We rarely use the word tittle anymore. Modern translations use “stroke of a letter” instead of tittle. The difference between the Hebrew B and D and the difference between the English E and F is called a tittle.

Jesus says that it’s more likely for heaven and earth to fall apart than for God’s Word to be corrupted. “Ah”, the skeptic would say, “but there are differences in the Bible’s manuscripts!” The skeptic is correct. As we compare manuscripts and scrolls of the Bible, yes, there are some small differences. There may even be some tittles added or missing when you look closely. But, I would add that those small differences are virtually insignificant where they appear.

Thanks to the abundance of manuscripts, scholars can go back and recreate the original texts with a very high degree of certainty. When they compare the manuscripts against each other, they can easily determine slips of the pen that a scribe made. Those uncrossed t’s, undotted i’s, as well as the extra or missing tittles are easily recognized. And you know what? In “all of these mistakes”, (and there are very few) not a single Bible doctrine is affected by the mistake.

You may have heard of the Dead Sea Scrolls. In November 1946, a young shepherd was throwing rocks into caves in the area of Qumran, Jordan and heard pottery break. He went inside the cave and found several pottery jars with scrolls rolled up inside. Over the next few years, more scrolls were discovered. As scholars studied the scrolls, they found some of them to be Old Testament Scriptures and were almost 1000 years older than the oldest scrolls known to exist. When they compared the Dead Sea Scrolls to the oldest scrolls they had — roughly one thousand years younger than the Dead Sea Scrolls — scholars discovered the differences to be minuscule.

The discovery of the Dead Sea Scrolls demonstrated God’s sovereign hand in preserving His Word over the centuries.

Application

God’s Word can be trusted, in part, because God has preserved His Word for His people. Given that God cares so much to preserve His Word for His people, I can’t state too strongly the importance of studying His preserved Word. God’s people have literally bled and died trying to get God’s Word into your hands.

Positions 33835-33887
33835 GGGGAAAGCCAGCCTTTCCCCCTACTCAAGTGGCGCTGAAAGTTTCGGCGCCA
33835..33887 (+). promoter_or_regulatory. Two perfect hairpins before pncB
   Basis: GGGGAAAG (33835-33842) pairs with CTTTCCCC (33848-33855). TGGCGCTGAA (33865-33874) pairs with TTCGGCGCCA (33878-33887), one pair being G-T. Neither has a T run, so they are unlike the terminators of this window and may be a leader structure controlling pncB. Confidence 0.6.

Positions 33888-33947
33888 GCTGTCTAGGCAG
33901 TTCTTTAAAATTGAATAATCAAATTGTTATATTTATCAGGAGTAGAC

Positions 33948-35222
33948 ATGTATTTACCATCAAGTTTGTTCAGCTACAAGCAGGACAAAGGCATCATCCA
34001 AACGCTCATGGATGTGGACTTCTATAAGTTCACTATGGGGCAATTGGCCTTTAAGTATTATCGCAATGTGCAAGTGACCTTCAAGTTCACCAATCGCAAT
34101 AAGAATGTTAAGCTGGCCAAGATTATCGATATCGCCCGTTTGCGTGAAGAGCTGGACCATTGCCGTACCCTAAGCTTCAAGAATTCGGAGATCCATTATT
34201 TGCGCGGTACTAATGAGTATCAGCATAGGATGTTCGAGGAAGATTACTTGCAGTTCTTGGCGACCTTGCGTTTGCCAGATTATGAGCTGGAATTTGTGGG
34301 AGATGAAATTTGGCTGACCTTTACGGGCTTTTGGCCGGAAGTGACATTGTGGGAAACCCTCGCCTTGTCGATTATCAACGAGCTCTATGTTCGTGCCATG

If God can preserve tittles over thousands of years, don’t you think that He can handle the smallest details of your life? Spend a few minutes today thanking God for caring about the little things. And thank Him for the little ways He cares for you.

Note: This devotional first appeared on July 18, 2019 regarding Luke 16:17 and was updated just a bit for today’s passage.

"Virgin" or "young woman"?

Today’s Bible reading looks back to Isaiah 7:14 and finds its fulfillment in Jesus. Did Matthew go too far in applying this prophecy to Jesus?

Isaiah 7:14’s context is that God extends to King Ahaz an unusual offer to ask for a sign. When he refuses, saying he doesn’t want to test God, Isaiah steps forward and gives the Isaiah 7:14 prophecy. He says that in the time it would take a young woman to be married and give birth to a child and for that child to come to the “age of accountability”, God would deliver His people from their Exile. In other words, God would fulfill Isaiah’s prophecy in about a decade.

So what’s the problem? Isaiah says God would provide this sign in just a few years. Yet Matthew says Isaiah’s prophecy was about Jesus, born of a virgin young woman, Who came on the scene several hundred years later. So who’s right Isaiah or Matthew?